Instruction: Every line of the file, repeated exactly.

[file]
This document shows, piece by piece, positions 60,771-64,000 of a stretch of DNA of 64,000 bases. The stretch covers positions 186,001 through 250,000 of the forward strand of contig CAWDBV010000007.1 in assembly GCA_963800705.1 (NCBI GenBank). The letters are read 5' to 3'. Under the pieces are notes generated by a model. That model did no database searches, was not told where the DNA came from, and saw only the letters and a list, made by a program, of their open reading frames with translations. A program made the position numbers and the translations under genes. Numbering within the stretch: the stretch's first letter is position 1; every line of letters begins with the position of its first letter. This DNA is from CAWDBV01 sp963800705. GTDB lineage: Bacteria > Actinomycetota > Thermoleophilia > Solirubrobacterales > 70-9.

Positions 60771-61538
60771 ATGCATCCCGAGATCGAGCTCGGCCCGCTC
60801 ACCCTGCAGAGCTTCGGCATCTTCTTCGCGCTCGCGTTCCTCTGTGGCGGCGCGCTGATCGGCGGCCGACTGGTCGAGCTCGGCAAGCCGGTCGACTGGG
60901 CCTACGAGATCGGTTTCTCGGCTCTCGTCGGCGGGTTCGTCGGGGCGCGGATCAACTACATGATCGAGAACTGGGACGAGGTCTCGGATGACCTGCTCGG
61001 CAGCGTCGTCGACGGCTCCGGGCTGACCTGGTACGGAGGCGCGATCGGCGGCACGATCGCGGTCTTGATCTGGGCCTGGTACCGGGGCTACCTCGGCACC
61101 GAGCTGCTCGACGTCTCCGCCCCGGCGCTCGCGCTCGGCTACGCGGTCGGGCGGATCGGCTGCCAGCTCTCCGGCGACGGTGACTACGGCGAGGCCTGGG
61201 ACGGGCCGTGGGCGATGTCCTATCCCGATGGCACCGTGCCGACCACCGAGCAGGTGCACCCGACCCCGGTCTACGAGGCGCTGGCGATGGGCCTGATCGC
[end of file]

This document shows, piece by piece, positions 60,771-64,000 of a stretch of DNA of 64,000 bases. The stretch covers positions 186,001 through 250,000 of the forward strand of contig CAWDBV010000007.1 in assembly GCA_963800705.1 (NCBI GenBank). The letters are read 5' to 3'. Under the pieces are notes generated by a model. That model did no database searches, was not told where the DNA came from, and saw only the letters and a list, made by a program, of their open reading frames with translations. A program made the position numbers and the translations under genes. Numbering within the stretch: the stretch's first letter is position 1; every line of letters begins with the position of its first letter. This DNA is from CAWDBV01 sp963800705. GTDB lineage: Bacteria > Actinomycetota > Thermoleophilia > Solirubrobacterales > 70-9.

Positions 60771-61538
60771 ATGCATCCCGAGATCGAGCTCGGCCCGCTC
60801 ACCCTGCAGAGCTTCGGCATCTTCTTCGCGCTCGCGTTCCTCTGTGGCGGCGCGCTGATCGGCGGCCGACTGGTCGAGCTCGGCAAGCCGGTCGACTGGG
60901 CCTACGAGATCGGTTTCTCGGCTCTCGTCGGCGGGTTCGTCGGGGCGCGGATCAACTACATGATCGAGAACTGGGACGAGGTCTCGGATGACCTGCTCGG
61001 CAGCGTCGTCGACGGCTCCGGGCTGACCTGGTACGGAGGCGCGATCGGCGGCACGATCGCGGTCTTGATCTGGGCCTGGTACCGGGGCTACCTCGGCACC
61101 GAGCTGCTCGACGTCTCCGCCCCGGCGCTCGCGCTCGGCTACGCGGTCGGGCGGATCGGCTGCCAGCTCTCCGGCGACGGTGACTACGGCGAGGCCTGGG
61201 ACGGGCCGTGGGCGATGTCCTATCCCGATGGCACCGTGCCGACCACCGAGCAGGTGCACCCGACCCCGGTCTACGAGGCGCTGGCGATGGGCCTGATCGC